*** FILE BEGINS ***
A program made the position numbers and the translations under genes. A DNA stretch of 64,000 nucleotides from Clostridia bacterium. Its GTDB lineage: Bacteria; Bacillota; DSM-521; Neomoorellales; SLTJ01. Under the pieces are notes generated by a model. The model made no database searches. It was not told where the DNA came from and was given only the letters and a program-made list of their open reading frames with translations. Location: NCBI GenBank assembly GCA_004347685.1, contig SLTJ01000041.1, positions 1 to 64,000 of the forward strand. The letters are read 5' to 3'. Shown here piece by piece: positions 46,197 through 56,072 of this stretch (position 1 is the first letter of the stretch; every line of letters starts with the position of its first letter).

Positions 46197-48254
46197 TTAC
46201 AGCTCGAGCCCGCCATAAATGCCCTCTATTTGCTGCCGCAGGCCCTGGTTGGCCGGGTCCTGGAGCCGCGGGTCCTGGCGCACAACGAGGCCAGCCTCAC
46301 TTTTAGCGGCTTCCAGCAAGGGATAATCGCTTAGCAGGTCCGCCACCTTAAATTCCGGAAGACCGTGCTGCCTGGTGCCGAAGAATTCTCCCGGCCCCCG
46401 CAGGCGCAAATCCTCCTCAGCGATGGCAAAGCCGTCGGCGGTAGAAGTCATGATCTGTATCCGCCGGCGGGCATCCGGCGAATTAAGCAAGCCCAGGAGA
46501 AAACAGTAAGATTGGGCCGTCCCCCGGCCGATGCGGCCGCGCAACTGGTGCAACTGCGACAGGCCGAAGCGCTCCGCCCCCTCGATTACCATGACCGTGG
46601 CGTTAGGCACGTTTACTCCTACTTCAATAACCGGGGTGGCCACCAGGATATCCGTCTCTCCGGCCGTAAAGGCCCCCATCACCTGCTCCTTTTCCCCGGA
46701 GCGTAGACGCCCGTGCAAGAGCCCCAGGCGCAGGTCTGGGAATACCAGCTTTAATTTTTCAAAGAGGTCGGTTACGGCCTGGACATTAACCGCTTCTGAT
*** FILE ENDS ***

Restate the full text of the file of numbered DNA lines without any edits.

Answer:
A program made the position numbers and the translations under genes. A DNA stretch of 64,000 nucleotides from Clostridia bacterium. Its GTDB lineage: Bacteria; Bacillota; DSM-521; Neomoorellales; SLTJ01. Under the pieces are notes generated by a model. The model made no database searches. It was not told where the DNA came from and was given only the letters and a program-made list of their open reading frames with translations. Location: NCBI GenBank assembly GCA_004347685.1, contig SLTJ01000041.1, positions 1 to 64,000 of the forward strand. The letters are read 5' to 3'. Shown here piece by piece: positions 46,197 through 56,072 of this stretch (position 1 is the first letter of the stretch; every line of letters starts with the position of its first letter).

Positions 46197-48254
46197 TTAC
46201 AGCTCGAGCCCGCCATAAATGCCCTCTATTTGCTGCCGCAGGCCCTGGTTGGCCGGGTCCTGGAGCCGCGGGTCCTGGCGCACAACGAGGCCAGCCTCAC
46301 TTTTAGCGGCTTCCAGCAAGGGATAATCGCTTAGCAGGTCCGCCACCTTAAATTCCGGAAGACCGTGCTGCCTGGTGCCGAAGAATTCTCCCGGCCCCCG
46401 CAGGCGCAAATCCTCCTCAGCGATGGCAAAGCCGTCGGCGGTAGAAGTCATGATCTGTATCCGCCGGCGGGCATCCGGCGAATTAAGCAAGCCCAGGAGA
46501 AAACAGTAAGATTGGGCCGTCCCCCGGCCGATGCGGCCGCGCAACTGGTGCAACTGCGACAGGCCGAAGCGCTCCGCCCCCTCGATTACCATGACCGTGG
46601 CGTTAGGCACGTTTACTCCTACTTCAATAACCGGGGTGGCCACCAGGATATCCGTCTCTCCGGCCGTAAAGGCCCCCATCACCTGCTCCTTTTCCCCGGA
46701 GCGTAGACGCCCGTGCAAGAGCCCCAGGCGCAGGTCTGGGAATACCAGCTTTAATTTTTCAAAGAGGTCGGTTACGGCCTGGACATTAACCGCTTCTGAT